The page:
For foreign observers this trend in sentiment has been most evident in Ireland’s recent referendums on marriage equality and abortion, but it has perhaps been masked somewhat by the retention of power by what traditionally are called the “civil war parties,” Fianna Fáil and Fine Gael. (Both have their origins in the 1920s and a split in an earlier version of Sinn Féin, to which the contemporary party wielding that name also claims a direct lineage.)

Some have called the recent shift a Balkanisation of the Irish party system. The two-and-a-half-party model, which as recently as 2011 held 133 of 166 seats in the Dáil, seems to have gone forever. In its place, it seems, is a three-party model of Sinn Féin, Fianna Fáil and Fine Gael, or even a system of four parts, with the fourth being a left-wing bloc made up of Labour, the Greens, the Social Democrats and Solidarity, which won a combined twenty-nine seats.

The truth, however, is that we know what is gone but it is difficult yet to determine what has taken its place. It all hinges on whether the earthquake begun in 2011 has yet finished. Irish voters have shown that their support rests on shifting sands: they have not realigned; they are still realigning. Whatever party happens to be the flavour of a particular month can benefit from this realignment, but it also means that such a party should be prepared to lose its popularity once the electorate gets an appetite for something different again.

The Labour Party can bear witness to the cost of the increased volatility of Irish voters. When it made record gains in 1992 and 2011, winning almost as many seats as Sinn Féin did last weekend, a new party system seemed to have emerged. But the party was punished for not fulfilling the expectations placed on it in government, and the new configuration never materialised. Labour is still recovering from its period in the coalition government between 2011 and 2016, and its support has fallen to the point that it is now a very minor component of a left that it once dominated.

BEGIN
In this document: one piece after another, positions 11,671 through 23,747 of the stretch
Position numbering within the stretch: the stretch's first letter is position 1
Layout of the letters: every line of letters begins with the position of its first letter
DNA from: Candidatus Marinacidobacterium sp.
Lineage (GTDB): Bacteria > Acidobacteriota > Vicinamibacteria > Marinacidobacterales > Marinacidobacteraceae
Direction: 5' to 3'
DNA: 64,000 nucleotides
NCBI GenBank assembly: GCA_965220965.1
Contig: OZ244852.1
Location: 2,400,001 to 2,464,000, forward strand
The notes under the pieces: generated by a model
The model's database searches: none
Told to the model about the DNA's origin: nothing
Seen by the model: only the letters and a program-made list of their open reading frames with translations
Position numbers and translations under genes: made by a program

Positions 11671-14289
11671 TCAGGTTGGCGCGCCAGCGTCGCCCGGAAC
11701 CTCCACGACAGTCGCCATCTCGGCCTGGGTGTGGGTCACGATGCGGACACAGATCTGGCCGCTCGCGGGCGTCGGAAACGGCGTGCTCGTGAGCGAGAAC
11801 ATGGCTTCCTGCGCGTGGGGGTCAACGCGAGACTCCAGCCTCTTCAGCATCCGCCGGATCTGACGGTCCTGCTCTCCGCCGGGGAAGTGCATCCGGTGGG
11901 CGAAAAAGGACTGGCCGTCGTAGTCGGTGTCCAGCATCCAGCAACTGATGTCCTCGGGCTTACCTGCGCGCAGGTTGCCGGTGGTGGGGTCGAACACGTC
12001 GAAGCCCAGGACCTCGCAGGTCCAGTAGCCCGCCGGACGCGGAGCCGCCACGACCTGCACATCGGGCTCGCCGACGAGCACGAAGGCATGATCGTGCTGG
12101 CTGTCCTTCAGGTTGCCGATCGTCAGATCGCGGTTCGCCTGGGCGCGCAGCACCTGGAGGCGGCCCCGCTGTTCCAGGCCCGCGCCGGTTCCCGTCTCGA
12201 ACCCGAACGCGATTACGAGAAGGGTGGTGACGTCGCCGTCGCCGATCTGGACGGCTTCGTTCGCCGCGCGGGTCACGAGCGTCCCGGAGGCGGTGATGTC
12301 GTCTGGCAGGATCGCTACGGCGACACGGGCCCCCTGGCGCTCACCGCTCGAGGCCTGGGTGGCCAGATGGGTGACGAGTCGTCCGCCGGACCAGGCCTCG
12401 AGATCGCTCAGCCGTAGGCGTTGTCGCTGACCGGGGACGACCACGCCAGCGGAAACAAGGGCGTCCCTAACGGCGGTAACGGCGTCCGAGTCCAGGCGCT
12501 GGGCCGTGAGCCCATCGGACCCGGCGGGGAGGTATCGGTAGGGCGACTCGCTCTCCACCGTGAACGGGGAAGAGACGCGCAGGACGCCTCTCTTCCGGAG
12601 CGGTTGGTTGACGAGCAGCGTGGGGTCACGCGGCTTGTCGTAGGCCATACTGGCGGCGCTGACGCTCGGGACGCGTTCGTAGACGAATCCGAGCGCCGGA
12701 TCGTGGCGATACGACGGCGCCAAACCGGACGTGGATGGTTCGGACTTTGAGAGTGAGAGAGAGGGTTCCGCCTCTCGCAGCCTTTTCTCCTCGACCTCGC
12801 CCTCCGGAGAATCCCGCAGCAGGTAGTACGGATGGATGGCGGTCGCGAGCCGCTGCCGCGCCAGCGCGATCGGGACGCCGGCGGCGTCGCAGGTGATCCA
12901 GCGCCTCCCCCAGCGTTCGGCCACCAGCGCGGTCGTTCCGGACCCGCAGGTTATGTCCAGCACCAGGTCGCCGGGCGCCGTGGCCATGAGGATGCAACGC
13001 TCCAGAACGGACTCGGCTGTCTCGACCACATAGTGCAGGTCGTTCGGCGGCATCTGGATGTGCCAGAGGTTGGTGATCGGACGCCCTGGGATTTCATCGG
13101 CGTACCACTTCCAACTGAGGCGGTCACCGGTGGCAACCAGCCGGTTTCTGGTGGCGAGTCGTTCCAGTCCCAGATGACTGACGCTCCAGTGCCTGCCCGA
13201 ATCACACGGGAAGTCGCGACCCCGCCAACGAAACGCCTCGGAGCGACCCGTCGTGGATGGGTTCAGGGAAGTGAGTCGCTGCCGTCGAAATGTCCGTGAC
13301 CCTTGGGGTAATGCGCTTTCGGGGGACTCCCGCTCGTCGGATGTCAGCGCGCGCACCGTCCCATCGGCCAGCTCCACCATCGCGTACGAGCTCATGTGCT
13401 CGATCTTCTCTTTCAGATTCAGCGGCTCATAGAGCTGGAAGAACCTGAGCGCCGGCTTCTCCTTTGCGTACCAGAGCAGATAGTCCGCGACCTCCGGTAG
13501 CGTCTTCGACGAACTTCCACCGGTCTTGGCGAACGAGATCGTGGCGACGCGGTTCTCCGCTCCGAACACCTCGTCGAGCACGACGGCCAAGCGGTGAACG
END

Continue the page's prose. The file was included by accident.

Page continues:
Where now for the Irish political system? Of crucial importance is the nature of the government that emerges from discussions between the parties. Such negotiations are likely to be protracted, not necessarily because of the distribution of seats — other European polities usually face far more difficult conundrums — but because this is a new experience for the people concerned. The last government took seventy days to form, and a repeat of that experience might be on the cards.

Fianna Fáil and Fine Gael have handed the initiative to Sinn Féin, which is seeking to put together an alliance of the left. But even if all the left’s fragments, including independents, come together, they will still be approximately fifteen seats short of a majority. Ireland has never had a government of the left, and such an outcome would in all likelihood need the external support of either Fianna Fáil or Fine Gael, which is unlikely to be forthcoming. With Fine Gael firmly ruling out government with Sinn Féin, the only option remaining is a Sinn Féin–Fianna Fáil coalition with another party. But the Fianna Fáil leader, Micheál Martin, made a firm pre-election commitment that he would not entertain such an option.

Someone has to blink first, or voters will have to go back to the polls. A fresh election would be in the interests of neither Fianna Fáil nor Fine Gael, which would likely be punished further for not working with Sinn Féin. As much as they share a distaste for the latter (and also each other), something has to give or another election may herald the type of Yeatsian change the two parties fear most. •

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Right:

Look at me: US president Donald Trump during a rally last night at the Southern New Hampshire University Arena before today’s Democratic Party primary. Justin Lane/EPA